We're lucky here in France. I know this. When I explain what makes our quality of life so great in this country, free*, high-quality education from age three to university almost tops my list.
(It comes right after government-funded health care. After working in the tech industry in the US, where I had good health insurance but also the constant fear of losing coverage because of a layoff, I cannot take this for granted.)
Yes, you got that right: free nursery school. I've been looking forward to this for the three years since le Petit was born. I thought that once we got to September 2010, we're be temporarily free of child care-related headaches, and our son would be taking his first steps on the golden road of the French educational system. We even tried to plan a second baby to arrive a few months after le Petit was well-established in his new school, so that I could take a year's mostly unpaid leave and still give an infant the same focused care I gave le Petit.
Well. You plan, and the universe laughs.
One of the requirements of French nursery school -- l'école maternelle -- is that children be propre, or potty trained. We've been working on potty training for what seems like an eternity, and making undeniable but slow progress. Unfortunately, current status is far from perfect, and not, in our executive opinion as parents, sufficient for the start of school next week. We agonized about it over our vacation, often making ourselves and le Petit miserable because of it, which was counter-productive and just plain stupid in retrospect.
So le Petit won't be starting la rentrée with the rest of the class. The current plan is for me to take my last two weeks of vacation (Reason Number 3 I'm grateful I live in France: generous vacation time) to spend two weeks at home with le Petit, enjoying one another's company and -- oh, yeah -- working on the potty thing. And if all else fails, searching for another nanny for the five weeks that will be left before my maternity leave starts. Since we'd assumed that le Petit would start school in September, our beloved nanny has found a new gig. Great for her, inconvenient for us.**
Out of respect for le Petit, who will grow up and may be, heaven forbid, embarrassed by this blog, I won't say more on the potty subject. I will say that he may come by this recalcitrance honestly. Although my parents have forgotten all the details of potty training me, they do often maliciously repeat that they were certain that I'd wear Pampers to the prom.
So, ignoring the potty training part for the moment, I'm surprised at how much ambivalence and even anxiety this is stirring up for me about school in general. Back when I was pregnant with le Petit, I predicted that having a baby in France would tie me to the country in a completely new way. It turned out not to be true: I'm no more French than I was before. But having a child in school in France, that, on the other hand, will assuredly pull me into a new part of French culture. My son will be entering a system I don't understand. In fact, he may understand it better than I do in a matter of months, and be able to decipher acronyms like CP and CE1 that still leave me puzzled. Sure, my French husband can interpret things for me, but how can I, le Petit's mother, fill my role as his advocate? Will I do things wrong? Will I embarrass him?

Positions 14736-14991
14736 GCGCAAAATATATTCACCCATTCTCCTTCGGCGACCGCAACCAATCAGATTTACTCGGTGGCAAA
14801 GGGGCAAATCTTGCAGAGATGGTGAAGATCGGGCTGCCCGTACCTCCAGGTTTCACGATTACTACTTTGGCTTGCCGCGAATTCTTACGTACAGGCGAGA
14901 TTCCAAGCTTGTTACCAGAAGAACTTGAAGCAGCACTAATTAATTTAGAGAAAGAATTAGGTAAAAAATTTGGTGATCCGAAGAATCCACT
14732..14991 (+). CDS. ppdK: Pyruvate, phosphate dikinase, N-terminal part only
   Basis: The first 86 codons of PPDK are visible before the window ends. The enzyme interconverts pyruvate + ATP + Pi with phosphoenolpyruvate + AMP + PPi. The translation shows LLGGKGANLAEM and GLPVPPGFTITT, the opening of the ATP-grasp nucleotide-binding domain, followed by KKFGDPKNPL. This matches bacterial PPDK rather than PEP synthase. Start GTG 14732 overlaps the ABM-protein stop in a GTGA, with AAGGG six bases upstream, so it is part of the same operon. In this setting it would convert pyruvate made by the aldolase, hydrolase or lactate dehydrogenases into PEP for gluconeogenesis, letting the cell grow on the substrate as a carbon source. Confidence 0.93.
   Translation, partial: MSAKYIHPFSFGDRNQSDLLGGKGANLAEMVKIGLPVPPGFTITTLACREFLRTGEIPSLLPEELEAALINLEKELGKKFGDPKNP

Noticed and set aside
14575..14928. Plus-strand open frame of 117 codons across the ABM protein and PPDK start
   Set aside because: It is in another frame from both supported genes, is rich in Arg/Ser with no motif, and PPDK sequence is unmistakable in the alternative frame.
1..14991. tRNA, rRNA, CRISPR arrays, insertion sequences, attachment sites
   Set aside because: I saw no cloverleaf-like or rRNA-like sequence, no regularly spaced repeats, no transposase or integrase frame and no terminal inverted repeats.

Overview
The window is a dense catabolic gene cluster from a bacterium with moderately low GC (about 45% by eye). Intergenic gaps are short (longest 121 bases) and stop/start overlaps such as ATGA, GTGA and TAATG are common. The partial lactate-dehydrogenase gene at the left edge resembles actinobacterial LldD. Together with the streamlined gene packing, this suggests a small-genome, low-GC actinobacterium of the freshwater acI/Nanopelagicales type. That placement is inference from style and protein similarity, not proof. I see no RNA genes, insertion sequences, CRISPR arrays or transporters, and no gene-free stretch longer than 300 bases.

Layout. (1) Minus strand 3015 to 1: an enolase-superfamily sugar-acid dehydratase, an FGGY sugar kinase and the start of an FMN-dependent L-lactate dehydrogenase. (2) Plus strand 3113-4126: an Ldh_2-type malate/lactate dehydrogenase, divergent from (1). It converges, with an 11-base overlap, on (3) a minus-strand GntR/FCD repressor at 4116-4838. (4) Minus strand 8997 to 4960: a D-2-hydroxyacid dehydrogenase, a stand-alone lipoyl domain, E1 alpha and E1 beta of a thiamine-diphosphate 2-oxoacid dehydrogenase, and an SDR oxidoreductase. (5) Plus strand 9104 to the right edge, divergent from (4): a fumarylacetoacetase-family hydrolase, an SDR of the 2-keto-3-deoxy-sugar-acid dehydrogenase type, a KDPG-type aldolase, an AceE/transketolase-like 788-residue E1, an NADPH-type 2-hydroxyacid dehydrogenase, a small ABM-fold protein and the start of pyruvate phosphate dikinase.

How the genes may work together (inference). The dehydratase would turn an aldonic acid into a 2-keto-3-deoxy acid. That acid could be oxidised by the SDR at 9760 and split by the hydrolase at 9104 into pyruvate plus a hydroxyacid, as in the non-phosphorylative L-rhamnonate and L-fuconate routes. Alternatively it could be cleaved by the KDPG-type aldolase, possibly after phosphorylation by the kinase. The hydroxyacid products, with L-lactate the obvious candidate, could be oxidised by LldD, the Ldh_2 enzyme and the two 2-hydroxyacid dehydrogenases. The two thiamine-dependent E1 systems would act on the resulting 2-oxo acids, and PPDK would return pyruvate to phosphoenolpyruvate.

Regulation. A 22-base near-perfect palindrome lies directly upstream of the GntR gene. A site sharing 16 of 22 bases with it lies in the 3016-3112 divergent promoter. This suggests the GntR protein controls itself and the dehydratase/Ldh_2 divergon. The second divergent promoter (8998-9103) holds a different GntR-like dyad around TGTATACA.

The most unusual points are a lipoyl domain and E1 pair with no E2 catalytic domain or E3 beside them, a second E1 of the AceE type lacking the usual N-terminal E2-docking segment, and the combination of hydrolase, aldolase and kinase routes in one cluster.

Other fears of mine are universal mother fears. My "baby" will be walking into a classroom with other kids his age, or older, or bigger. He'll no longer have the close, nearly one-on-one adult attention he's had until now. How will be adjust? Never mind that every child makes it through this transition and most of them grow up happier for it, I can't help but be terrified.
My husband called the school director today, who spent a long time on the phone discussing things frankly and reassuring us. In the flurry of e-mails we exchanged afterward, my husband said rightly, "The stakes are not as high as we think."
A few messages later, I wrote back:
"What stresses me is making the right decision. I should know by now that there isn’t any “right” decision in this parenting gig anyway -- or if there is, you’re spared any certainty of it in hindsight, at least if you’re honest with yourself. I’ve been second-guessing myself since the moment I chose to get an epidural ten hours before he was born, and frankly, I’m sick of it. The important thing is that he grow up happy, and he’s much more likely to do that if he doesn’t see his parents in constant cycles of stress."
Easier said than done. Right?
* University isn't free, but the cost is so low compared to the US that it seems practically free to me.
** If anyone has any good ideas for a parting gift for a nanny, I'd love to hear them. We'll be giving her a bonus (in part mandated by her contract, but still), but I'd like to give her something personal, too. But somehow "you took care of my child for two and a half years, which is priceless; here's a gift certificate" doesn't cut it for me. And gift certificates are kind of not done in France, anyway. I'm at a loss!